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    Women and poultry in Ireland, 1891-1914

    Bourke, Joanna (1987) Women and poultry in Ireland, 1891-1914. Irish Historical Studies 25 (99), pp. 293-310. ISSN 0021-1214.

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    Abstract

    Historical comment upon the years between the death of Parnell and the outbreak of the First World War ranges widely. The historian’s vision focusses on conflict and change — nationalism, unionism, home rule, urban disruption, rural disorder, land reform and incessant social debate. This paper looks at one series of arguments partially obscured amidst the turmoil of those years. For rural-dwellers, state and private institutional intervention into the rural economy during this period radically affected power-relations and work-relations within their community. The attempts to reform the poultry industry provides one example of these changes. Rearing poultry for sale rather than for household consumption was one of the most important occupations of the farm woman. Indeed, despite the impassioned debates and controversial decisions concerning the poultry industry from the 1890s, one thing was agreed: for better or (more commonly) for worse, the poultry industry was dominated by women.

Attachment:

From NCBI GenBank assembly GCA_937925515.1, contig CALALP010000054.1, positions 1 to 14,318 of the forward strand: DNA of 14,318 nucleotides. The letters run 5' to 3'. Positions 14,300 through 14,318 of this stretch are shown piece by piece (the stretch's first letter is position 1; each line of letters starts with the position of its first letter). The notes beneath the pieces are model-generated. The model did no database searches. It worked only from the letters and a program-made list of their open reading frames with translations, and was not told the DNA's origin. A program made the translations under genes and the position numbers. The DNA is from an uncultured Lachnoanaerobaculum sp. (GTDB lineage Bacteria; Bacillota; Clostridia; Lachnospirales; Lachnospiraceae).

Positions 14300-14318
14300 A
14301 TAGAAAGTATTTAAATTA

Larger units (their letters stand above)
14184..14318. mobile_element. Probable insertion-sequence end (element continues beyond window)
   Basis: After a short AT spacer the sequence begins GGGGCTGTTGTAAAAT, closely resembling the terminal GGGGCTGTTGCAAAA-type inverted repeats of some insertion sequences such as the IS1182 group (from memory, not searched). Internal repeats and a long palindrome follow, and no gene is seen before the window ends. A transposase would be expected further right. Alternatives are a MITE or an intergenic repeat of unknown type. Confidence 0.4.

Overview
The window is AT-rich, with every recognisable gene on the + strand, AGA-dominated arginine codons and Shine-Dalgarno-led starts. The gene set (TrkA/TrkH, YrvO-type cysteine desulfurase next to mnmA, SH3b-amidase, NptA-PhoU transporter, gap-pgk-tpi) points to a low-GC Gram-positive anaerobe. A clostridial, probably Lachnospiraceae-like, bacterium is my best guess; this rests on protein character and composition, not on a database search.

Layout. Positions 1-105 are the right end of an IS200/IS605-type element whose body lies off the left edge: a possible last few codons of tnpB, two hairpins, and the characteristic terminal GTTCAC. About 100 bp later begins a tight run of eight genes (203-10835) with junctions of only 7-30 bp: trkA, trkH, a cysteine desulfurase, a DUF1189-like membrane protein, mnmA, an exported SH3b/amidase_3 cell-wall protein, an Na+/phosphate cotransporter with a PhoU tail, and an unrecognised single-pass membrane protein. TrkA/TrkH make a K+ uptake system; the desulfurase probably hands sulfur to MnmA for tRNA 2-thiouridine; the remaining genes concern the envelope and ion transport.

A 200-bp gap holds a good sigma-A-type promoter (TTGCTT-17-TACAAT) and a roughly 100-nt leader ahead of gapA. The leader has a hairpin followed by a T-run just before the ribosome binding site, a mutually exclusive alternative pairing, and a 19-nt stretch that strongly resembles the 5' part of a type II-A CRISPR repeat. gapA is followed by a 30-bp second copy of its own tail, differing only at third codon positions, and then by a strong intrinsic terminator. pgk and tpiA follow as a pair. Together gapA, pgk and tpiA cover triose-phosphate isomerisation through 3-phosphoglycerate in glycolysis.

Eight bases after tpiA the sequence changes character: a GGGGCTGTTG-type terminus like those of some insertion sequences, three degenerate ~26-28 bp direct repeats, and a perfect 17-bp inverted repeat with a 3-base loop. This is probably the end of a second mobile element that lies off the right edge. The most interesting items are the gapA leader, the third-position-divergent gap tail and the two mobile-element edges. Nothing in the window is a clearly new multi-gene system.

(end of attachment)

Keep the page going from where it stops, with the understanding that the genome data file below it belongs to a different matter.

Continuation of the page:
Metadata

    Item Type: Article
    School: Birkbeck Schools and Departments > School of Social Sciences, History and Philosophy > History, Classics and Archaeology
    Depositing User: Sarah Hall
    Date Deposited: 15 Dec 2016 15:42
    Last Modified: 15 Dec 2016 15:42
    URI: http://eprints.bbk.ac.uk/id/eprint/17671

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